Australia's export prices have surged for a second straight quarter as Asian demand fuelled huge increases for iron ore and coal, showering the economy in cash and illustrating just why interest rates are heading higher.
The 7.8 percent increase in export prices for the third quarter came on top of a huge 16.1 percent rise the previous quarter. In all, prices were up 27.7 percent on year, boosting profits, investment, jobs and tax receipts.
This bonanza is the main reason the Reserve Bank of Australia (RBA) has warned that interest rates will have to rise again to control inflation, perhaps as soon as next month.
"This is real money that's washing through the economy and giving nominal GDP growth in double-digits," said Su-Lin Ong, a senior economist at RBC Capital Markets.
"It's the sort of positive income shock that policy-makers ignore at their peril and it's why rates are likely to rise sooner rather than later."
The RBA has already hiked six times since October and the 4.5 percent cash rate is far above most other developed nations, some of which are considering easing policy further to support flagging domestic demand.
Much might depend on consumer price figures (CPI), due on Oct. 27. The central bank expects underlying inflation to run at an annual 2.5 to 2.75 percent in the third quarter, within its long-term target band of 2 to 3 percent.
Such an outcome could allow a further pause on rates in November, but to forward-looking policy makers the problem will be keeping prices tethered when they expect economic growth to accelerate to 4 percent over the next couple of years.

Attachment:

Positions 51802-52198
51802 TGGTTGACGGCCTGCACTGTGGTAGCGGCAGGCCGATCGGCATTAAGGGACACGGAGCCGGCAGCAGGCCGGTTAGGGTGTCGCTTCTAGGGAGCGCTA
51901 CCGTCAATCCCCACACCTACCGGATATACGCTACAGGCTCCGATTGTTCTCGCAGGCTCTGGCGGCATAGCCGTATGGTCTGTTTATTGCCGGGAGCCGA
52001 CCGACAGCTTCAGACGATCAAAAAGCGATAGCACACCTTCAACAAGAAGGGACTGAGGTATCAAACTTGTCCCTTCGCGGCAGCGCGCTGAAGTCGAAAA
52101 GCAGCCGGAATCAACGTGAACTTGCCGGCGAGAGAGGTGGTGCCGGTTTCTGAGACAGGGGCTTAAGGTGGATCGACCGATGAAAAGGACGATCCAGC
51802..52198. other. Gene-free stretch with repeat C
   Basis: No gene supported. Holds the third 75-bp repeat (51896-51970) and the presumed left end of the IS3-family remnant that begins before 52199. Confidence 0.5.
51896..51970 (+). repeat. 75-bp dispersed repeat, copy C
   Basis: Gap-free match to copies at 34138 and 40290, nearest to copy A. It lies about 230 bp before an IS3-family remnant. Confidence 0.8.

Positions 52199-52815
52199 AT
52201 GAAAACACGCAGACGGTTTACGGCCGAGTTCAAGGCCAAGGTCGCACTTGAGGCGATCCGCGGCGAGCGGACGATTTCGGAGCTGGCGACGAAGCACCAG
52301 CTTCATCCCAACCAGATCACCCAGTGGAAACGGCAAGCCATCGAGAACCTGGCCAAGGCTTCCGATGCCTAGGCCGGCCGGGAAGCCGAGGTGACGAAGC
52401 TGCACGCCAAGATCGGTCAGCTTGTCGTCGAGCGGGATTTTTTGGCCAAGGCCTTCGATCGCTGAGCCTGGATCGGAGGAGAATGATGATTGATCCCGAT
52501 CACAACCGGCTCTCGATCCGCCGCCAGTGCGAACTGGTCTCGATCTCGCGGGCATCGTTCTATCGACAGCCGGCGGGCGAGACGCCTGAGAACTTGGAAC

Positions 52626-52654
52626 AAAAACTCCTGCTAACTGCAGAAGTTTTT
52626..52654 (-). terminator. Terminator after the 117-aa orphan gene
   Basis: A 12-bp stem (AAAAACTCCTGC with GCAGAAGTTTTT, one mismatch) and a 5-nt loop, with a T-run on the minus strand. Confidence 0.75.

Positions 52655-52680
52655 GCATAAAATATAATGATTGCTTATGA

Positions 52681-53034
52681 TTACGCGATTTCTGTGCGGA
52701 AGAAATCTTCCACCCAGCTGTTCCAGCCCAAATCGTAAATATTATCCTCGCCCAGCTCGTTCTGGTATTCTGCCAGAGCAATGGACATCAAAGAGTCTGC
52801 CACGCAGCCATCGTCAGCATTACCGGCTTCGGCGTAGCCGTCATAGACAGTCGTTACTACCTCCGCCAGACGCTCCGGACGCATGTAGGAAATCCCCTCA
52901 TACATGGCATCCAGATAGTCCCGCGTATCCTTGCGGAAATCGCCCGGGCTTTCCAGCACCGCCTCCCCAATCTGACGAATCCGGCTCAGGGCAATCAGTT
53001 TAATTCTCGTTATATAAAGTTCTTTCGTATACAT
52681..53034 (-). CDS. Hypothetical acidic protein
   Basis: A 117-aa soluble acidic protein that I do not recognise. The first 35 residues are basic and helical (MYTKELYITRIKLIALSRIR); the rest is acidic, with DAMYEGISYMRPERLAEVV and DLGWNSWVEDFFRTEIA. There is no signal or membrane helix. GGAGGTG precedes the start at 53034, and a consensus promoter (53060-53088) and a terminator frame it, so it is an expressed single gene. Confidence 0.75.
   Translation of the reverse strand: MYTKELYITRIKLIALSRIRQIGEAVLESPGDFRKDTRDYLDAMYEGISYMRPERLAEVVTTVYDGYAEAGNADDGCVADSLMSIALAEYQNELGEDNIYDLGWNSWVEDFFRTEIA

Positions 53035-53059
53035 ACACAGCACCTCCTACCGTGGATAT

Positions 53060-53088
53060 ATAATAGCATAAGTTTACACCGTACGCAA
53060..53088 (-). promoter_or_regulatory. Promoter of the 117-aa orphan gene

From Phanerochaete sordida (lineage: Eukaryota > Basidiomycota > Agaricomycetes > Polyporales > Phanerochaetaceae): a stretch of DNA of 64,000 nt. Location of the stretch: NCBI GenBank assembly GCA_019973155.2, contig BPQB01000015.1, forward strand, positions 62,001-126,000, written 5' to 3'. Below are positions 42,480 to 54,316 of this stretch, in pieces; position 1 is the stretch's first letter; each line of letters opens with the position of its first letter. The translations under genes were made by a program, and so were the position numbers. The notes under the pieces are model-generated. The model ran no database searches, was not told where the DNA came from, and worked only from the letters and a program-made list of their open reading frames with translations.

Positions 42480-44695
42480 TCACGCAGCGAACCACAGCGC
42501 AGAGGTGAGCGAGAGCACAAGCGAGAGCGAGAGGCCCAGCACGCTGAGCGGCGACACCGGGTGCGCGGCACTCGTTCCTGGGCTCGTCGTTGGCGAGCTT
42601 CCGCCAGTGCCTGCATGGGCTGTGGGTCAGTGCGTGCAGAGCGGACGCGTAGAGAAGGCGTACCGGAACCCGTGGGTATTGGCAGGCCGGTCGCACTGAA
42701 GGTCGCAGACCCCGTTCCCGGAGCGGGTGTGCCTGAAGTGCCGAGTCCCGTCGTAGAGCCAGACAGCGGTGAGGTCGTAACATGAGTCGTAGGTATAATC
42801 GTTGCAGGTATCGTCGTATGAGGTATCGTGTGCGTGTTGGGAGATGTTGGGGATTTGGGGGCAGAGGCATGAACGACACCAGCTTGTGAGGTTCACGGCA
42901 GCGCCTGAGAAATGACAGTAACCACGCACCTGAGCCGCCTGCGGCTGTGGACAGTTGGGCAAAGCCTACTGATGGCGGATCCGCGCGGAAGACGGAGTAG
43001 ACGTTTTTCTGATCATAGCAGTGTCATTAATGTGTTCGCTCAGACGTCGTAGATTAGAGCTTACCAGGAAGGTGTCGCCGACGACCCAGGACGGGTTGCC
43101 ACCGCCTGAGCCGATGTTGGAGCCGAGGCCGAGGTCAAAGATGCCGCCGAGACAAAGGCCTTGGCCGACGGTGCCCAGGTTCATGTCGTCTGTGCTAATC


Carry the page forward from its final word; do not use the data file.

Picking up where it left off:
Minutes of the central bank's policy meeting this month showed board members were well aware of the challenge.
"Members concluded that interest rates would need to rise at some point if the economy evolved in line with the central scenario of a gradual tightening in resource utilization."
Export prices rise 7.8% q/q in the third quarter, from a 16.1% increase in the previous quarter
Export prices up 27.7% y/y in the same quarter, boosting profits, investment, jobs and tax receiptsThe only question was timing, with some feeling the rise of the Aussie dollar to 28-year highs was a form of tightening that offered space to wait a while before lifting rates.
Investors are pricing in around a 40 percent chance of a move to 4.75 percent at the next meeting on November 2, and a near 60 percent chance of a hike in December.
A rise to 5.0 percent is priced in for the next 12 months, though most analysts think that understates the risk.
Counting On Asia
Australia's good fortune owes much to demand from Asia, which now takes over 70 percent of its exports and is growing much faster than Europe or the United States. Just this week China reported annual growth of 9.6 percent for the third quarter.
Friday's data showed prices for metal ore exports climbed 70 percent in the year to September, while coal rose 34 percent, gold 19 percent and gas 56 percent.
In contrast, import prices rose a modest 0.7 percent in the quarter and were down 1.5 percent for the year.
As a result Australia's terms of trade, or the ratio of export prices to import prices, climbed around 30 percent in the year to September, the biggest rise in three decades.
The surge has reversed the country's perennial trade deficit, delivering a cumulative surplus of A$11.1 billion between April and August.
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